Women's Basketball
Early Lessons Form Strong Foundation for LaKale Malone

 
LaKale Malone has had great recruiting success at her previous stops, including Nebraska and Texas.
LaKale Malone has had great recruiting success at her previous stops, including Nebraska and Texas.
 

July 25, 2012

by Mike Koon, Illinois Sports Information Staff

LaKale Malone grew up in middle Tennessee learning the importance of family, fun, fairness and discipline. Perhaps no one person rubbed off on her more than her grandmother, a school bus driver in Murfreesboro. She taught LaKale to treat everyone with respect and fairness and the granddaughter learned that through the years in riding her bus to school each day.

"She didn't have any enemies," Malone said of her grandmother. "It was really hard not to like her. She always had a smile on her face, but she was a huge disciplinarian."

The idea came to light one day when she was late for the bus and her grandmother left her -- the way she would have done any other student on that route who didn't arrive on time.

Malone, who begins her first year as an assistant coach at Illinois this year, had a good foundation in learning the strong values and that rubbed off on the basketball court where her grandmother's lessons and philosophy echoed. She remembers starting to play the game at the age of five, earned a spot on the varsity team as a seventh grader and continued to grow in the game at Riverdale High.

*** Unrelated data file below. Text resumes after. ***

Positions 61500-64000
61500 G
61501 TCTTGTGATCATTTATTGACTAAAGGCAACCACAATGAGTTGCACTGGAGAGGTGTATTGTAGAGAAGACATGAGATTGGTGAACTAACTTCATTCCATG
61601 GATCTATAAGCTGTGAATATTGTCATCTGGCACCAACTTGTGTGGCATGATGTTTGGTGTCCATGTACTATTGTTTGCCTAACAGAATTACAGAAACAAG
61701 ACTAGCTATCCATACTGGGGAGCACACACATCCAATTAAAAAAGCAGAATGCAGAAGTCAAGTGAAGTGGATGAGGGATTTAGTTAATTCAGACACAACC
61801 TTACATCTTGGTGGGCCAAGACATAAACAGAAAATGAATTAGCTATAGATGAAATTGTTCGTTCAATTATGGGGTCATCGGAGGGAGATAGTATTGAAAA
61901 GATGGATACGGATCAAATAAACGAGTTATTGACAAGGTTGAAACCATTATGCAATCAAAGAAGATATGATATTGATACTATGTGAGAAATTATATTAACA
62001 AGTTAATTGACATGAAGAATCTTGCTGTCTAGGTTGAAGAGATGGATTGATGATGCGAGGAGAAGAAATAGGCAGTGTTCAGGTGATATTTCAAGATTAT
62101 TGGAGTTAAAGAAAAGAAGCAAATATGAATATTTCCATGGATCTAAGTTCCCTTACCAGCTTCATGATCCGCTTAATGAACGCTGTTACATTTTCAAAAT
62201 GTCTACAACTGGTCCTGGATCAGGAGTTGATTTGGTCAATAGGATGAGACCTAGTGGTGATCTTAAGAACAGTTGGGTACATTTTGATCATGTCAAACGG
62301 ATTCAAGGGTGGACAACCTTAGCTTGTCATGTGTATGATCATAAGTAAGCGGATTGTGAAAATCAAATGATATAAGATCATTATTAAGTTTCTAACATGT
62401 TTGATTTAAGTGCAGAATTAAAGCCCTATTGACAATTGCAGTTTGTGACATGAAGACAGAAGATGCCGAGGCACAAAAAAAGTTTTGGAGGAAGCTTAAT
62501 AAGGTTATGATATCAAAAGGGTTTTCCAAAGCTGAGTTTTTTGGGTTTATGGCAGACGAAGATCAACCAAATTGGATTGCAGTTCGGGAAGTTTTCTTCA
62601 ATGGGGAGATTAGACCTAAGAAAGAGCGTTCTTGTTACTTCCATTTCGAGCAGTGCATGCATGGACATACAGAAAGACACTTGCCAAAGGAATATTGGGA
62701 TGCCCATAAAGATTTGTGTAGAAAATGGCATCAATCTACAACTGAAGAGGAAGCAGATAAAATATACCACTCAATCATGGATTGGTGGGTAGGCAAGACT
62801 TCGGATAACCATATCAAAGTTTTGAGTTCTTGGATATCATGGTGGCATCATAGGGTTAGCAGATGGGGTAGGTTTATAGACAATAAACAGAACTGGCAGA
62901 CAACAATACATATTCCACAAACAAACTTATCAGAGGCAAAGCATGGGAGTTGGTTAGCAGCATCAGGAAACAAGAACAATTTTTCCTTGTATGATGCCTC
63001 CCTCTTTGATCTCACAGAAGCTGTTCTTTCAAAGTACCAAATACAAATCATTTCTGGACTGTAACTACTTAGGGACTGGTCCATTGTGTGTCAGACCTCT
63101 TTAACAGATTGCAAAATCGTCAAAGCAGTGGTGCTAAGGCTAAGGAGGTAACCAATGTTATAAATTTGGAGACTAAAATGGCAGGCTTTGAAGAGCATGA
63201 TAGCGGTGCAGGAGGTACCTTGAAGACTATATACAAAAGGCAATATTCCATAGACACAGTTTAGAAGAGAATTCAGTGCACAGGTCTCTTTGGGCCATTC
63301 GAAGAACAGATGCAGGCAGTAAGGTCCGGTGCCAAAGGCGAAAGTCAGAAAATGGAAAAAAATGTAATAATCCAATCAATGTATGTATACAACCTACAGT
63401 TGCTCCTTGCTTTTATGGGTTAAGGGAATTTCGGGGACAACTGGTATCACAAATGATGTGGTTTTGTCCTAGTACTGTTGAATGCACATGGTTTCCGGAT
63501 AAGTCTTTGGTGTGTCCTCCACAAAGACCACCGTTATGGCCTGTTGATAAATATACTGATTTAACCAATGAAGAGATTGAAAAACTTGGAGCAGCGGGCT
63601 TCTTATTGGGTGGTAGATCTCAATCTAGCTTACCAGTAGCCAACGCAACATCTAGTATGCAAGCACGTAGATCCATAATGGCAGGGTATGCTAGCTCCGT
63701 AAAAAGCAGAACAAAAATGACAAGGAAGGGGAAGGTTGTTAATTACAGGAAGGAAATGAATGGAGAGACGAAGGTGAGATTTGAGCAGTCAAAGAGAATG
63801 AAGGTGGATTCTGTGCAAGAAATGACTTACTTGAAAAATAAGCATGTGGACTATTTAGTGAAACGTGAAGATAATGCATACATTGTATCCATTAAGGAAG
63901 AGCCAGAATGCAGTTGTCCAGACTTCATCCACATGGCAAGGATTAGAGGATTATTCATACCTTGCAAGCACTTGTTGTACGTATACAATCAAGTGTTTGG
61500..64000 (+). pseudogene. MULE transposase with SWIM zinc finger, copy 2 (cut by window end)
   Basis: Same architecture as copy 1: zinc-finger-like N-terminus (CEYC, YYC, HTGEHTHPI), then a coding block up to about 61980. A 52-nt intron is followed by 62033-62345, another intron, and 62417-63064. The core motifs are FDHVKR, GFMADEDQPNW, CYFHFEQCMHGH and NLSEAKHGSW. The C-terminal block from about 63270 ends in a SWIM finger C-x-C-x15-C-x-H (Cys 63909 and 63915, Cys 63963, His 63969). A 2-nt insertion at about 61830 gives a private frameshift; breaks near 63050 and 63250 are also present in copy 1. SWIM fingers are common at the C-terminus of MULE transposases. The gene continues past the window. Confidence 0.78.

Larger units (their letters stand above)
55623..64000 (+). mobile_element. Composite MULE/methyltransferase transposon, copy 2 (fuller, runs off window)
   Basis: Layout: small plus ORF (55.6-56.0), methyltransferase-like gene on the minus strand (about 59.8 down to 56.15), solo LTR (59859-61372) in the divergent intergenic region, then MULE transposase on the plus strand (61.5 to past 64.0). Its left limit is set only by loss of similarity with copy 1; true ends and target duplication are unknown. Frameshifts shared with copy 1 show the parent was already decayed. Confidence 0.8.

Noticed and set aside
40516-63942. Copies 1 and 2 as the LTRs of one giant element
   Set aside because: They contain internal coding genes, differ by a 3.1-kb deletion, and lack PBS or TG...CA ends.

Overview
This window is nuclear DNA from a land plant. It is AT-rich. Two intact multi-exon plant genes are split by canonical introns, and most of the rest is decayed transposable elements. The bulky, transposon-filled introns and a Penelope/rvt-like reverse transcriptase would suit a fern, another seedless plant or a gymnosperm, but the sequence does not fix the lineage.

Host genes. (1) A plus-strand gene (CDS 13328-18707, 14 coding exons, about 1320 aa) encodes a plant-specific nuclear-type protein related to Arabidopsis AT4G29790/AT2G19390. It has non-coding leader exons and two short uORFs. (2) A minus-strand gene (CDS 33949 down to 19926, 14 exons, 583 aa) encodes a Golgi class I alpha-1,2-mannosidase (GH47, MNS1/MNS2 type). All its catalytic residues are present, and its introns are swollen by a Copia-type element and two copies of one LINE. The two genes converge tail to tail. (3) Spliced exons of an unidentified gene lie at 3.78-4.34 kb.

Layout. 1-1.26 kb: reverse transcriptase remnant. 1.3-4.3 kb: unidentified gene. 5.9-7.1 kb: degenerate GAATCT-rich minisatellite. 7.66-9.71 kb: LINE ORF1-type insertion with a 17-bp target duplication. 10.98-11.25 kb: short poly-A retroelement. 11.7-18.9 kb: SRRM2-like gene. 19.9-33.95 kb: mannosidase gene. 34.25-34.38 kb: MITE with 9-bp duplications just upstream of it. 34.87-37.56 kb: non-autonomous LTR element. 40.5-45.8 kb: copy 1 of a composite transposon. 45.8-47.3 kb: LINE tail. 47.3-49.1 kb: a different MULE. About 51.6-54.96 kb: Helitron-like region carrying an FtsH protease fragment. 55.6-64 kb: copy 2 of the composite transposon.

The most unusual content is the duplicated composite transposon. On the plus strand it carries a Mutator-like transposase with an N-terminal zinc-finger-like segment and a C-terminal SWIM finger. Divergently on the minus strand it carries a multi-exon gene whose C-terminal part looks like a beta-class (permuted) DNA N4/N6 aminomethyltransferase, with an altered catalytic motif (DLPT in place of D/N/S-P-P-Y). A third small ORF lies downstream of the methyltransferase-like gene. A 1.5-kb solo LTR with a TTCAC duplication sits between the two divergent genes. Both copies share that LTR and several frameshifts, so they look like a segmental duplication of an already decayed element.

Her influence as a basketball player grew under the tutelage of coach Keith Short, who moved from rival Sparta High School, which had produced players like Tennessee sharpshooter Kelly Jolly, to Riverdale for Malone's final two seasons.

"Coach Short was an influence just by the way he conducted himself every day in practice," Malone remembers. "He was fair, honest and very straightforward. He got the best out of us and was motivational. He taught me that a coach can have a great relationship with players and still demand the best out of the them."

For Malone, who earned a scholarship to play basketball at Indiana in the late 1990s, the hard work revealed itself most on the defensive end.

"As a player, I loved defense," she said. "I know defense is the name of the game. If you commit yourself on defense, your offense will happen. My philosophy as a coach is to let your defense create your offense. Defensively you want to cause chaos for the offensive team and get them out of rhythm. Those are the things that can help you conquer an opponent's mentality. Offensively, you can still have that same attack mindset."

Malone played for Jim Izard at Indiana, earning a Bachelor of Science Degree in accounting and marketing before playing for Sports Reach, an international organization with the goal of reaching the world through athletics. After stops as an assistant at Wagner and Bradley, she helped Connie Yori build Nebraska into a national caliber program as an assistant and Gail Goestenkors recruit four McDonald's All-Americans at Texas in the same capacity.